ANS:

Student answers will vary.



179. What were the primary changes in American education in the late nineteenth century? What did the developments in basic public education have in common with the changes in American colleges and universities?

ANS:


Student answers will vary.

180. What was the impact of industrialization and urbanization on late-nineteenth-century American churches, schools, and family life? Cite at least two changes wrought on each of these institutions during this period.

ANS:

Student answers will vary.



181. The text's authors assert that "women were growing more independent in the urban environment of the cities" in the late nineteenth century. What did the city environment have to do with women's liberation, and what forms did their new independence take?

ANS:


Student answers will vary.

182. Explain the statement that the late-nineteenth-century cities "grew up, out, and apart." Had you been alive at the time, what might have attracted you to the city? What might have caused you to stay there or to go back "down on the farm"?

ANS:

Student answers will vary.



183. In what ways was the city a "frontier of opportunity for women"? Name at least two women who seized this opportunity and elaborate on their experiences.

ANS:


Student answers will vary.

184. In what ways did religion begin to address the issues facing urban American society, and in what ways was it increasingly confined to a private and personal sphere?

ANS:

Student answers will vary.



185. Describe the impact of the evolutionary theories of Charles Darwin on American religious and cultural life? Why did many people find Darwin's ideas challenging or difficult?

ANS:


Student answers will vary.

186. Some historians have called pragmatism "America's only distinctive contribution to philosophy." In what way might it be true to say that pragmatism reflected unique qualities of American society and culture? How would pragmatists respond to the charge that theirs was an anti-intellectual philosophy?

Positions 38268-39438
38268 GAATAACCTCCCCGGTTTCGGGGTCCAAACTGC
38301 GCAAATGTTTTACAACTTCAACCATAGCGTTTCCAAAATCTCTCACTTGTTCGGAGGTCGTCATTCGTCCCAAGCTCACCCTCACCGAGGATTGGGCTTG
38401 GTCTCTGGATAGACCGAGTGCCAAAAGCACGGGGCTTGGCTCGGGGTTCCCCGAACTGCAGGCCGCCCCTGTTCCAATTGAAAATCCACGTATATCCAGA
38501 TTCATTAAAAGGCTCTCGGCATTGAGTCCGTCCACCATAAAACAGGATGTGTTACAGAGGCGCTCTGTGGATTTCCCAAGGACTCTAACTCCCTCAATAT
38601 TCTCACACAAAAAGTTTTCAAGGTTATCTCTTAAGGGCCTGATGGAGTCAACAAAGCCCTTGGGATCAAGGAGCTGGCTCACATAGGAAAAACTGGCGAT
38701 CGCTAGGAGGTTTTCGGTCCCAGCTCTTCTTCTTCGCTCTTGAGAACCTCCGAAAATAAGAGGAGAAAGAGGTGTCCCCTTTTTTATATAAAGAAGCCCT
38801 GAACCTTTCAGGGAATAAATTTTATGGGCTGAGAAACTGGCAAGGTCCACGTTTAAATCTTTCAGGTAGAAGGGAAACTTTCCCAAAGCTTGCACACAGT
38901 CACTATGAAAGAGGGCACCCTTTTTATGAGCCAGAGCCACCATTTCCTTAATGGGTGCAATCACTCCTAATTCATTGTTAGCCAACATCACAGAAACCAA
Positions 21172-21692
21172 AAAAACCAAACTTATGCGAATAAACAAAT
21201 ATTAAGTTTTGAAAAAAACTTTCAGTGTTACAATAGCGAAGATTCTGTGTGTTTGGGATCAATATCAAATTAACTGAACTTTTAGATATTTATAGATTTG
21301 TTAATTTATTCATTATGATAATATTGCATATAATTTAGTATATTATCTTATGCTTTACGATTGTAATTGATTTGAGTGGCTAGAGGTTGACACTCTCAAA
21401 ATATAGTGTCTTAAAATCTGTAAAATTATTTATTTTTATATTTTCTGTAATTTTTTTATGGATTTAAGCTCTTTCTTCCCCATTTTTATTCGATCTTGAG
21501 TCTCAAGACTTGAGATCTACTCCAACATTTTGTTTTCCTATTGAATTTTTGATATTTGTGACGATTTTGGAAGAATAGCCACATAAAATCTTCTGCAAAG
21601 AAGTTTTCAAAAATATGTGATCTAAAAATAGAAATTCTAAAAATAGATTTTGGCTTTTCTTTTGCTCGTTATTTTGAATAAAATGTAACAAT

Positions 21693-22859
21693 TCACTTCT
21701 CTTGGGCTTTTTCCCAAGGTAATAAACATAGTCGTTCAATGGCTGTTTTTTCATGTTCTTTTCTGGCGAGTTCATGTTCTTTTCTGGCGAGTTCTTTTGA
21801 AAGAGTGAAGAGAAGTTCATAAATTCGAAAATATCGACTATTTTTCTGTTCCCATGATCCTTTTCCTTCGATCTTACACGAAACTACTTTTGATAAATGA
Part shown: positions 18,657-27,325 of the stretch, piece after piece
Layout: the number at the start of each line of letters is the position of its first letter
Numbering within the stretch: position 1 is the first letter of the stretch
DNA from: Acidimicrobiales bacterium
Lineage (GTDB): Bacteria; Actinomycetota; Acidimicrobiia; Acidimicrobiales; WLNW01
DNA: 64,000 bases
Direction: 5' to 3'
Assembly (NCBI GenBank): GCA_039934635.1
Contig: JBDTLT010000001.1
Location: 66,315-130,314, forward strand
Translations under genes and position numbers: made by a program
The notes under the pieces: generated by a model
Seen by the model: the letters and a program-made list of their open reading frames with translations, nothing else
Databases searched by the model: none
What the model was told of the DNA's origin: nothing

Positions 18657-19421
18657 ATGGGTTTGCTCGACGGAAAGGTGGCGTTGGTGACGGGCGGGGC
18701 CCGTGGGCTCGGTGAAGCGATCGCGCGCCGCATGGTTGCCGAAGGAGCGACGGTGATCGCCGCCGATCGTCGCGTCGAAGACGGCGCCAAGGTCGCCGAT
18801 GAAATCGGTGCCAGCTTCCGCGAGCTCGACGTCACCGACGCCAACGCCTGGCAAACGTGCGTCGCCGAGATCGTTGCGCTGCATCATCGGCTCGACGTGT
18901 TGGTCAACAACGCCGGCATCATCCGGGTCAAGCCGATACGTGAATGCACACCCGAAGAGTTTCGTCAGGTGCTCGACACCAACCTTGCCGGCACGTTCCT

ANS:

Student answers will vary.



187. Why did sensational journalism and scandal-mongering expand, even as Americans' levels of education and cultural achievement increased?

ANS:


Student answers will vary.

188. Which post-Civil War writers best reflected the social concerns of the new urban age? Which writers reflected a nostalgic interest in the American or European past? Which tendency do you admire most, and why?

ANS:

Student answers will vary.



189. Was the new morality and rising frankness about matters of sexuality and marriage a reflection of women's rising status, or part of an attempt to keep women in a subordinate place?

ANS:


Student answers will vary.

190. How did the new urban forms of sports and recreation reflect both the greater opportunities and the greater stresses of big-city life?

ANS:

Student answers will vary.



191. How were the growing social class divisions in large American cities reflected in the provision of different forms of art, music, and recreation for the elite and the masses?

ANS:


Student answers will vary.

192. The text observes that even though urban Americans were separated by ethnic, racial, and workplace divisions, they also shared much of the same popular forms of culture. How did technology and industry contribute to this standardization in the cultural sphere? Were there losses as well as gains in the decline of popular or local folk culture?



ANS:

Student answers will vary.